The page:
What playing music has to do with the happiness of the forest.
By Maria Popova
Fungi are the evolutionary cardinals of the Earth — the first to conquer it and the last to inherit it, composing the living substratum beneath every forest and every field and every backyard ecosystem. Each cubic inch of mycelium compresses eight miles of fine filaments folded unto themselves — the original superstrings of this terrestrial universe. Wildly unlike us, they are inseparable from our creaturely inheritance. Since the dawn of our adolescent species, they have been touching our cuisine and our consciousness in ever-evolving ways, the underlying mystery of which we are only just beginning to unravel.
In the early 2000s, a series of groundbreaking studies began revealing yet another facet of that mystery — the way mushrooms respond to sound, despite having no auditory organs. One [PDF] found that high-frequency sounds inhibit spore generation and mycelial growth. Another [PDF] affirmed the correlation from the other side, finding that low-frequency sound waves stimulate mycelial growth.
The aptitudes and abilities of every organism — ours included — are puppeteered by evolutionary adaptation. This means the curious relationship between sound vibration and mycelial growth must confer some substantive evolutionary advantage upon mushrooms, honed over the eons.
Master-mycologist Paul Stamets, author of the millennial bible Mycelium Running: How Mushrooms Can Help Save the World (public library), set out to solve the enigma.
In an episode of musician Matt Whyte’s altogether wonderful podcast Sing for Science podcast, Stamets offers a possible — and deliciously plausible — hypothesis.
In that peculiar and recurring way indigenous wisdom has of anticipating the discoveries of science, the folkloric traditions of many first nations across Europe, North America, Japan, and Russia hold that lightning strikes mushrooms more readily than other organisms. Stamets observes that we now know this to be true in measurable ways that contour a measurable evolutionary advantage — the 50,000 volts of electricity a log incurs when struck by lightning greatly stimulates the yield of the shiitake mushrooms growing on it.
This is where Stamets’s deduction gets interesting: Before lightning strikes, thunder sounds — a rolling tide of low-frequency waves unspooling from the horizon. Having had hundreds of millions of years of evolutionary training and triumph by harnessing the elements and the environment, mushrooms would want something to awaken them to the impending rain event in order to get ready to absorb the water and electricity so beneficial to their propagation. Low-frequency sound waves, under this hypothesis, act as a warning bell — a mycelial clarion call for duty.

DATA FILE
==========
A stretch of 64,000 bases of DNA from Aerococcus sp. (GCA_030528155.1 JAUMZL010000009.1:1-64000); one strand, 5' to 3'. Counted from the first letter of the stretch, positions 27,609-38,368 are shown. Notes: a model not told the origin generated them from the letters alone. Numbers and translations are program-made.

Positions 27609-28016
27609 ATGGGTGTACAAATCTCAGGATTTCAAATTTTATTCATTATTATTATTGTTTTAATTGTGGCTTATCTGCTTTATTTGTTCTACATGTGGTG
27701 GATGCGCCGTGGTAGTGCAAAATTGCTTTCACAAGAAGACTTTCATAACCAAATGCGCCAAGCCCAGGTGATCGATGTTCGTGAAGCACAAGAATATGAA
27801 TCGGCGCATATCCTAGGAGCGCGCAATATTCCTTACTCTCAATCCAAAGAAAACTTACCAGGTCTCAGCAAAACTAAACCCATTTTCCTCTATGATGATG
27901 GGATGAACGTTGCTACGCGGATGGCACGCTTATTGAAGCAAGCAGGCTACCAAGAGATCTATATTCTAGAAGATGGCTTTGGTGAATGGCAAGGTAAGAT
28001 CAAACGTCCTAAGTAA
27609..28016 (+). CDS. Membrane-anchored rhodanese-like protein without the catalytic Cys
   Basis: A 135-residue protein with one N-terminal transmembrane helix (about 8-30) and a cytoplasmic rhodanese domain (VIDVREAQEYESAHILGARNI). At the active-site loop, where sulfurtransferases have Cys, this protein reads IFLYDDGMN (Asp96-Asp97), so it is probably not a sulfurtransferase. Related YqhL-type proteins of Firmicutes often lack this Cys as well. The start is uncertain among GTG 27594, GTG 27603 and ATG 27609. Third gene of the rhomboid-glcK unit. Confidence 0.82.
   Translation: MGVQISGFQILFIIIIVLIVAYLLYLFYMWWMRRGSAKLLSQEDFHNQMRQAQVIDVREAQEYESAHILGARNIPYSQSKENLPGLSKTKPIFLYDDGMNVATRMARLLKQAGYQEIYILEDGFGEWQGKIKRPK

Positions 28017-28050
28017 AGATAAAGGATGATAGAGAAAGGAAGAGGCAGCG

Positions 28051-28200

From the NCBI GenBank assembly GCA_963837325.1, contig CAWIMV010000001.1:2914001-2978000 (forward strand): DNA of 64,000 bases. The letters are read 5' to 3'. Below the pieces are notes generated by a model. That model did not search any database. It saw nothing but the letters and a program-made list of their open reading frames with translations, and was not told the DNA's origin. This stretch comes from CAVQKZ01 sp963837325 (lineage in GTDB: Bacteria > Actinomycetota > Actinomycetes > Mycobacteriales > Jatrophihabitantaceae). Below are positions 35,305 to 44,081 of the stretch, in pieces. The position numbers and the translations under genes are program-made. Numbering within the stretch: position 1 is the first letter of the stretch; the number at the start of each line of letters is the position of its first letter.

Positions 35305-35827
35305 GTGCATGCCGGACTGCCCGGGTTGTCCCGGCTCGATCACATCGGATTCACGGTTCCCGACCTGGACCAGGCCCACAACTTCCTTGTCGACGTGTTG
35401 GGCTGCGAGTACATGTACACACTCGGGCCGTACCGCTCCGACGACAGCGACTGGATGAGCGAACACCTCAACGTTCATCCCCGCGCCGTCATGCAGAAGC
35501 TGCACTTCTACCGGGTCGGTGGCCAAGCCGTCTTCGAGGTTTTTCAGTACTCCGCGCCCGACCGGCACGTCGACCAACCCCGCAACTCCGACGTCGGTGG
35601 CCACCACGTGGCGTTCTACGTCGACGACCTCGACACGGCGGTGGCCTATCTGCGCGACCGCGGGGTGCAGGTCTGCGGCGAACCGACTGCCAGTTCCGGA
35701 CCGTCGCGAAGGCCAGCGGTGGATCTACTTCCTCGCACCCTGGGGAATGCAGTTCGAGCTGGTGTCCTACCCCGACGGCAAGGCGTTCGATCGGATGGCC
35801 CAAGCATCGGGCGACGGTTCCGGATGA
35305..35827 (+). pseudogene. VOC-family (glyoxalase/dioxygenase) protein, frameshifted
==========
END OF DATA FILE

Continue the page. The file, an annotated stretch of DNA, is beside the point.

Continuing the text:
Stamets reflects on the deeper undertones of this interdependence:
Nature is always listening via mycelium. Mycelium is like strings on a violin, strings on a piano, strings on a guitar — these are filaments that are sensitive to vibrations.
Sensing these low-frequency sound waves, the mycelium begins “responding with joyous, bountiful nutrients” — compounds that nourish not just the fruiting body of the mushroom above, but the entire forest ecosystem — which, as we now know (thanks to pioneering forester Suzanne Simard, who appeared in the inaugural episode of Sing for Science), is undergirded by a complex mycelial communication network carrying simple electrical and chemical signals between trees and other plants. The healthier the mycelium, the happier the canopy, and the more plentiful the flowers and berries beneath it.
Returning to the consanguinity between science and music the show celebrates, Stamets reflects:
People coming together and celebrating with music: nature is responding with the mycelial networks being invigorated and inducing upchannel nutrients benefitting the commons.
What an astonishing world we live in — a world in which, as the poetic naturalist John Muir observed epochs before our science, “when we try to pick out anything by itself, we find it hitched to everything else in the universe.”
Complement with cellist Zoë Keating reading and reflecting on Sylvia Plath’s poem “Mushrooms” from The Universe in Verse — a kindred celebration of science through the lens of poetry, with a side of music — then revisit Peter Rabbit creator Beatrix Potter’s influential illustrated studies of mushrooms.